Electronic cigarettes will not be sold to under-18s, after the chief medical officer (CMO) warned that they could be “extremely damaging to young people’s health”.
According to the Department of Health (DH), e-cigarettes are becoming “increasingly poplar” with children under 18. Doctors have raised concerns that they could give young people a taste for nicotine.
Currently there is no restriction on young people buying e-cigarettes, which is a “serious legal loophole," according to DH.
Many e-cigarettes are marketed as a safer way to take nicotine than smoking tobacco, and as a tool to help people quit.
E-cigarettes are battery-powered devices that do not contain some of the damaging substances in cigarette smoke, such as tar.
However, Professor Dame Sally Davies, the CMO, said there is no guarantee that e-cigarettes are risk-free.
She said: “E-cigarettes can produce toxic chemicals and the amount of nicotine and other chemical constituents and contaminants, including vaporised flavourings, varies between products, meaning they could be extremely damaging to young people’s health.”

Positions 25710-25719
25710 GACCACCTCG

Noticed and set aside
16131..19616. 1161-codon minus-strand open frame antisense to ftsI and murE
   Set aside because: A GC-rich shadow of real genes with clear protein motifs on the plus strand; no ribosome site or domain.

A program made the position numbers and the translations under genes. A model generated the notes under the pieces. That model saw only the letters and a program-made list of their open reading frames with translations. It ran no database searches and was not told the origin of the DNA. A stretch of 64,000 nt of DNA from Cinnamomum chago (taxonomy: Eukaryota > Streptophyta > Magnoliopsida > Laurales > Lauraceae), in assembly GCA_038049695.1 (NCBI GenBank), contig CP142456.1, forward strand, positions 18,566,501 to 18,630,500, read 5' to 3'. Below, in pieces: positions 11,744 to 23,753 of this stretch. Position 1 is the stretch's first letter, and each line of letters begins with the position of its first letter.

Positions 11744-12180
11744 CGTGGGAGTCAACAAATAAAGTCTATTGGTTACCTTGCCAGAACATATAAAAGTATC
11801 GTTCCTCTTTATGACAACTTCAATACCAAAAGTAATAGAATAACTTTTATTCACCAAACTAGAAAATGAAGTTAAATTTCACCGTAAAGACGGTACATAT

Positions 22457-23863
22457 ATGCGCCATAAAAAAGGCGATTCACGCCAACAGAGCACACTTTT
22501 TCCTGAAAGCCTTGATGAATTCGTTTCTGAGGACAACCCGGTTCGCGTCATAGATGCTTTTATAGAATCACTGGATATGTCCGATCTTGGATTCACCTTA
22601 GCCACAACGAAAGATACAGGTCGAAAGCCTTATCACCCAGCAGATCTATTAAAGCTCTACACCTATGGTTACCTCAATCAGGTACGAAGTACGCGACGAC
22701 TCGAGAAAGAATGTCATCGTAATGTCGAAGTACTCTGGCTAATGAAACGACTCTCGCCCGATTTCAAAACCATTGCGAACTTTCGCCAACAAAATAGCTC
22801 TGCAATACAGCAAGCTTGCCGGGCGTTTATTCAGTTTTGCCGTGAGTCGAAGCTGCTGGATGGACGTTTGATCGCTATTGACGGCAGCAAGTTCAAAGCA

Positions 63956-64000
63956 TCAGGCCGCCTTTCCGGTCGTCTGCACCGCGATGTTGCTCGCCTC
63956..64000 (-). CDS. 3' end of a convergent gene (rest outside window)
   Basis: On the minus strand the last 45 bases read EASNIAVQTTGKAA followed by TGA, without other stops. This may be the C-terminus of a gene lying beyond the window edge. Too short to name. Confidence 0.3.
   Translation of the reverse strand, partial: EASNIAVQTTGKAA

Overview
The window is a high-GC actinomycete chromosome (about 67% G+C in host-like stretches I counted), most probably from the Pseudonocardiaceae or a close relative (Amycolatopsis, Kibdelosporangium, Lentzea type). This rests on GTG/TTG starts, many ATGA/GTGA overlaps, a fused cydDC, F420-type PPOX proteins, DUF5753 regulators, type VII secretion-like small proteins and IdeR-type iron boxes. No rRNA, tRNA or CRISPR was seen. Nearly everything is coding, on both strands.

Around 1.3 million people in the UK use e-cigarettes. Katherine Devlin, president of the Electronic Cigarette Industry Trade Association, welcomed the changes in the law, saying they had been asking for it "for years".
"It's high time that it was mandated in law so that it can be robustly enforced," she added, pointing out that product labelling made it clear e-cigarettes were not for under-18s.
The government also announced plans to make it illegal for adults to buy cigarettes for children.
Breaking the law would result in a £50 penalty notice, or a fine of up to £2,500. Most (95%) of smokers aged 11 to 15 get someone else to buy cigarettes for them once per year.